Stakeholder News | September 2021
I hope that you’ve been coping well in your bubbles. The national Alert Level 4 lockdown announced on Tuesday 17 August came as a surprise for most of us, although we all know we’re living with an amount of uncertainly in these Covid times. For us the focus has been on the wellbeing of our staff and students, providing them with the support they need to stay well in their bubble and understand what the rules mean for all of us. As you will be, we are starting to prepare for an eventual move down alert levels, making sure we follow all Government advice and make it clear what that means for everyone. When we get to the right stage, there will be information for those of you who visit campus regularly about contact tracing and extra steps we need to take. We’ll keep in touch and look forward to seeing you again sometime soon.
Gradual return to classroom begins
As New Zealand south of Auckland moves to Alert Level 3, Tai Poutini Polytechnic is carefully planning a move back to the classroom.
For now, most of our students will continue to learn online using distance learning tools and remaining in regular contact with tutors via phone or video meetings.
At Alert Level 3, some programmes can be run on campus, where there are no other options (this includes students in workshops or other hands-on learning).
We won’t be welcoming our community partners back on campus just yet, but you may see some more activity. When we do return to campus, we will adhere strictly to all directions from the Ministry of Education and Ministry of Health. Keeping everyone safe and healthy is our top priority in the coming weeks.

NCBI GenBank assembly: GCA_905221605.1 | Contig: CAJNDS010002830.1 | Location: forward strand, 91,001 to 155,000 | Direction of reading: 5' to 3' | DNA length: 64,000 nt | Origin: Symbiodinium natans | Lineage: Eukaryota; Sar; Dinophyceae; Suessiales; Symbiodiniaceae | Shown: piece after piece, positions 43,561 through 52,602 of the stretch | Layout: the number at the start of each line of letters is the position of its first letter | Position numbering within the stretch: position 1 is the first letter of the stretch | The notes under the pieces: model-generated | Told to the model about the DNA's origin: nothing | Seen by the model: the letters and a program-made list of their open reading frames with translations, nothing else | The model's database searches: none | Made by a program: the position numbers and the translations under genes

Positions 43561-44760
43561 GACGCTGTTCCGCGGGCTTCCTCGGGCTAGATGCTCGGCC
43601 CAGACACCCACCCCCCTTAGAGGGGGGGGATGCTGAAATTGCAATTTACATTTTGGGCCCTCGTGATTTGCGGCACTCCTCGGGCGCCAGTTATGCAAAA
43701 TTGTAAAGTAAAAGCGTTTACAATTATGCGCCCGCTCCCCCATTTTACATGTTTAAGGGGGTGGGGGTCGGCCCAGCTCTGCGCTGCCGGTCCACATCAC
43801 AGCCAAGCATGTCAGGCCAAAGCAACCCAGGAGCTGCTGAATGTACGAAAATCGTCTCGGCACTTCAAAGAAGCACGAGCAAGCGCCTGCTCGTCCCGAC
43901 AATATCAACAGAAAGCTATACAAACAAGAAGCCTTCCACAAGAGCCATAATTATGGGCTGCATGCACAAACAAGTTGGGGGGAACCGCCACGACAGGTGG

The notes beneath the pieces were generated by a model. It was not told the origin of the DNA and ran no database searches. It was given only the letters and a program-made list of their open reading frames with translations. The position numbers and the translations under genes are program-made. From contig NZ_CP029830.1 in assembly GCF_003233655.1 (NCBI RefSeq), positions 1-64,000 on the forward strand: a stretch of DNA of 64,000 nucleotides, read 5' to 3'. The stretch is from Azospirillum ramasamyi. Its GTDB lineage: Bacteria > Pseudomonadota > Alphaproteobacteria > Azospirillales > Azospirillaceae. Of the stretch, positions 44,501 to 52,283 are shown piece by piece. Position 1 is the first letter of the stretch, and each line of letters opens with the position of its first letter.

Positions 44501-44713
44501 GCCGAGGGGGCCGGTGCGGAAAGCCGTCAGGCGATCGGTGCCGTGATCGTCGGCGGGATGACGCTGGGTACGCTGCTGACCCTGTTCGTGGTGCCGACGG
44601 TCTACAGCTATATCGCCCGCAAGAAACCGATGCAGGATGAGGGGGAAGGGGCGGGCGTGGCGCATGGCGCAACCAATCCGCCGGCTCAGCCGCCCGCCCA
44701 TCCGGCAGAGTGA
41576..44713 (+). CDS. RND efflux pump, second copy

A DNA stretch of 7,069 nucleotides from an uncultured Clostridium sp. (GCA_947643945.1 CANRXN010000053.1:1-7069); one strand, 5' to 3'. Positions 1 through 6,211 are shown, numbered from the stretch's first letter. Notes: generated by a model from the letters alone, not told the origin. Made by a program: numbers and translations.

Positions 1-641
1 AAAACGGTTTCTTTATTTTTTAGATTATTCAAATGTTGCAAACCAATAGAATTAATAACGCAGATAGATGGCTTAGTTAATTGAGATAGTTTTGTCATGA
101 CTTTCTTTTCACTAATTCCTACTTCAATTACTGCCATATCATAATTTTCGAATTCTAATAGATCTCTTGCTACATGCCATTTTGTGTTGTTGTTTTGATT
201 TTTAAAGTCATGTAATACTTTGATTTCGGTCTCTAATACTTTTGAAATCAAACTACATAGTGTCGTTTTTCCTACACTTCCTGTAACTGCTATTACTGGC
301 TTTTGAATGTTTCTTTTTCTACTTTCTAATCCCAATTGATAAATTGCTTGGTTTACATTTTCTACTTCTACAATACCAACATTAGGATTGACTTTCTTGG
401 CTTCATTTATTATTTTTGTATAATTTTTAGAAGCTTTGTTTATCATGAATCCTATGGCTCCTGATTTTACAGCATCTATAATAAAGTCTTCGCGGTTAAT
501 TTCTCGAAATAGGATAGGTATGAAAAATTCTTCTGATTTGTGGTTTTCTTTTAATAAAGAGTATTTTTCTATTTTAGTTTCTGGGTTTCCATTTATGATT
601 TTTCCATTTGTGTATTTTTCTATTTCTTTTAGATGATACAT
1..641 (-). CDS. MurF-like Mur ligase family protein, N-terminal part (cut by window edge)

We’ve been in touch with students this week to outline who might need to return to campus, and the rules they must follow. These include:
- Classes are limited to “bubbles” of up to 10 people (including tutors and students). You must not mix with other bubbles.
- Strict social distancing and hygiene practices will be followed.
- Strict contract tracing is in place on campus and will identify which bubble you are in and where you have been.
- Clear entry and exit points will be set for people allowed to access campus.
- All communal facilities – such as the tearoom and atrium – remain closed.
- Anyone who is not a student/staff (or essential maintenance contractor) should not go on-site at a tertiary education facility.
- Face coverings or masks are required when on campus.
- At-risk and vulnerable people (or those caring for/living with vulnerable people) should remain at home unless they are fully vaccinated.
We’re looking forward to welcoming our community partners back to campus one day soon. We’ll keep in touch with news and updates in the meantime.
West Coast Covid-19 recovery discussions underway
Tai Poutini Polytechnic met with West Coast mayors and rūnanga chairs at the end of August to plan for the region’s Covid-19 recovery.
Leader – Engagement Mequa Hourston says learnings from the last major lockdown show that businesses and employers are expected to be significantly affected by the ongoing restrictions and uncertainty. Training or upskilling in new areas can be key to helping industry recover.
“We know that last time, many businesses needed support to deliver even during some of the lower alert levels, while some individuals had to start thinking about retraining or extending their skills in certain areas.